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Friday, 13 January 2012

The Holy Mountain - Alejandro Jodorowsky (1973)




The Holy Mountain
is Alejandro Jodorowsky's highly symbolic and surrealist tale, of a search for spiritual enlightenment. It's legendary not only for its iconic use of hallucinatory imagery, but also for being one of the most expensive Mexican productions of its era with a budget of about 1.5 Million dollars.
The movie itself is ripe with surreal and religious metaphors making it quite hard to follow in a linear fashion.  It opens on Jodorowsky himself as the Alchemist; in a lavish room dressed in stunning religious inspired clothing. He has two naked women with him, whom he begins to silently shave.  
Next a Christ like figure known as the Thief is awoken atop a cross, being stoned by a group of naked children who are goaded by an armless legless man. The Thief chases off the children, and then embraces the limbless man. 

They enter a city being overrun by a bloody revolt. Tourists shove camera's into dead peasants faces; obviously enjoying the rich local flavor. One woman is forcibly grabbed, who is then raped in the street; much to her amusement. 

The Thief is then confronted by copies of himself, made by overweight Romans. He rejects them, destroying them in rage. He eventually comes to a large monolithic structure, which lowers down a hook with a bag of gold and grapes. He casts it aside and grabs on to the hook and it raises him for a silent ascent that seems to last an eternity.

In this place he meets Jodorowsky's The Alchemist and try's to kill him with a knife; The Alchemist stuns the Thief and removes a tumor that closely resembles an octopus from his neck. The Alchemist then collects The Thieves excrement in a glass container and burns it; transforming it into solid gold. 
Next we are introduced to their seven companions, each representing their own planet. Each of the seven are holders of their own great fortunes, all of them profiteering from others suffering either directly or indirectly. They burn their fortunes, and then the real journey to the Holy Mountain begins... 
The film provides a marriage of sound and visuals on par with greats like A Clock Work Orange. The use of sound and music is fantastic and bizarre heightening the film's bizarre atmosphere. In many ways the sound editing is definitely one of the movies strongest aspects, it left me shell shocked and completely absorbed.
The Holy Mountain has its own sense of dark humor that even the least keen observer is likely to pick up on. From the drug king who strives to tempt them away from their spiritual journey, the comfort factory's of Venus. The Holy Mountain had me in stitches when I wasn't entranced or horrified.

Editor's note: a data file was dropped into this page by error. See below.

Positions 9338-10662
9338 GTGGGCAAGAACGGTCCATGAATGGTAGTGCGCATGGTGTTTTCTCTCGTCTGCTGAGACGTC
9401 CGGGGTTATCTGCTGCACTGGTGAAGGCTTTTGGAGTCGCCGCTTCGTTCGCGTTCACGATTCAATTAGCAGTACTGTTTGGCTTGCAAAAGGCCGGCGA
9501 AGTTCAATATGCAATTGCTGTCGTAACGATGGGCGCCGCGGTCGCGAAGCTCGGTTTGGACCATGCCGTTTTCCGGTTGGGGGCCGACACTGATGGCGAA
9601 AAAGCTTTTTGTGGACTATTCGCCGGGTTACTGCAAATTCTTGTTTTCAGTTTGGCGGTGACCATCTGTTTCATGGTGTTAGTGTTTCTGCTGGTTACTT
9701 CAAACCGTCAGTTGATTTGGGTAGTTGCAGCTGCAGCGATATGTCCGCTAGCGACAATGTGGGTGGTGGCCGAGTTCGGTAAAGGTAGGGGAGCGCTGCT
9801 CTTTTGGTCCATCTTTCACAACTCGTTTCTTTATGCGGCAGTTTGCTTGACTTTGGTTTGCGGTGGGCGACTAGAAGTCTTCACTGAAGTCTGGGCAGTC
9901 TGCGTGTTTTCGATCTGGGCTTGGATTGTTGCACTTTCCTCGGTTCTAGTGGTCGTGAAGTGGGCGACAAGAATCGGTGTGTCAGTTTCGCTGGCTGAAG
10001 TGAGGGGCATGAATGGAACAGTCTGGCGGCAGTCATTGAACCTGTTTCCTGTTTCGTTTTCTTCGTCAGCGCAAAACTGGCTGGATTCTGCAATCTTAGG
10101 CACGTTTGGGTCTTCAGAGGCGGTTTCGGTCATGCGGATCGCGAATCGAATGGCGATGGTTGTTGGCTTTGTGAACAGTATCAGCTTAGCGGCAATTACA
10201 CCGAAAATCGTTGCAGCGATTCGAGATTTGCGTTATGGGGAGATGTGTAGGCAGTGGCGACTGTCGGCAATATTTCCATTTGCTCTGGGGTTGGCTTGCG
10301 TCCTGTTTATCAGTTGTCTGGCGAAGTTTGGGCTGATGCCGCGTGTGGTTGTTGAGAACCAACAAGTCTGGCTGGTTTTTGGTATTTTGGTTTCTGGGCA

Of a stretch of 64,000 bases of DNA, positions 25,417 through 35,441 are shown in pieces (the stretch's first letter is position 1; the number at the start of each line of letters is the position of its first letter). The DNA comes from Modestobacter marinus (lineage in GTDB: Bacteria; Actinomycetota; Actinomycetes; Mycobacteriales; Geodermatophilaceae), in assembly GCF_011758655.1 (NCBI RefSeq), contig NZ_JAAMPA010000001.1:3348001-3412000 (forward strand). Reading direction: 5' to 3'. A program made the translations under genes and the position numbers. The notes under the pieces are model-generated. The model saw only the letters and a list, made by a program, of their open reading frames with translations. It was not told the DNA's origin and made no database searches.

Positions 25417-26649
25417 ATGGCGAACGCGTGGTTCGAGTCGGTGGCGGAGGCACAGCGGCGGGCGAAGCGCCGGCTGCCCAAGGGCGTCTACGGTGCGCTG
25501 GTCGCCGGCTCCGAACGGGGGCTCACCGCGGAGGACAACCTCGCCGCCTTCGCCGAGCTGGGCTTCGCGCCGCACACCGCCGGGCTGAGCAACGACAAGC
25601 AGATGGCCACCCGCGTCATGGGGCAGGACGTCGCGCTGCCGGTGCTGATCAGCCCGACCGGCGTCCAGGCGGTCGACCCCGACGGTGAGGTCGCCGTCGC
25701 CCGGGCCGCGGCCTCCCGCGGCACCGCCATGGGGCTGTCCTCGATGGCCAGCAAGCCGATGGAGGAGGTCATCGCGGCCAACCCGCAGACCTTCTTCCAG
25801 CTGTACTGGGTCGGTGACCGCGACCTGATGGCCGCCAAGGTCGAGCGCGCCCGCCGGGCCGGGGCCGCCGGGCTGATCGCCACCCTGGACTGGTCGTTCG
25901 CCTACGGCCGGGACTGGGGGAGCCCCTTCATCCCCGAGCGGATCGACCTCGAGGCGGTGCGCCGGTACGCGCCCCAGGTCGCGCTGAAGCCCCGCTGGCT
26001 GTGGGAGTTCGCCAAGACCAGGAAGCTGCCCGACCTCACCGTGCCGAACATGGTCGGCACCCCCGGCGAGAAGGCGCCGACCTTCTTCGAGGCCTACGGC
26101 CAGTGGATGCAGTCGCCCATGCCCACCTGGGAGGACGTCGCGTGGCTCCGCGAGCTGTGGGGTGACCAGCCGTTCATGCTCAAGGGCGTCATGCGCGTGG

The performances are all incredibly brave, much nudity is seen but the film is far from exploitative. The actors all lay themselves bare in there performances. In fact, legends say, Jodorowsky lived with his crew on a commune for a month before filming began; the sense of family between them is palpable.
Rafael Corkidi lends spectacular cinematography to the film, never loosing control in a world jam packed with undeniably brave and sometimes nightmarish visuals. This isn't prone to use its words to explain itself and relies strongly on the filmmaker’s eye to tell its story. It's to the Holy Mountains benefit that it is so visually well planned and executed. The set and the camera work combine in imaginative ways I've never seen before, sometimes tricking us into thinking the camera is moving when it's really a set; it making us believe a war between lizards and toads in a miniature city is larger then life.

 The Holy Mountain is visually fascinating movie that lends itself to being examined time and time again and is filmed on some of the best, highly detailed and vibrant sets I've ever seen. In many ways they are there own character, changing from the squalor of a Mexican village, to present day aristocrats to the utterly surreal and impressionistic. 

Being one of the most visually advanced movies I've ever seen going from unimaginable beauty, extreme stylization to at times the very grotesque; it's nessicary to note powerful imagery alone is not enough to make a great film, the Holy Mountain works because there is so much going on under the surface; it's a meditation on not just religion, drugs and war; but our entire society. All while marrying the art direction, to sound and exquisite editing in an extravagant way that could never be fully duplicated.
It comes with my highest recommendation but only for those who are know that seeking the difficult answers can itself be a challenging task.
10/10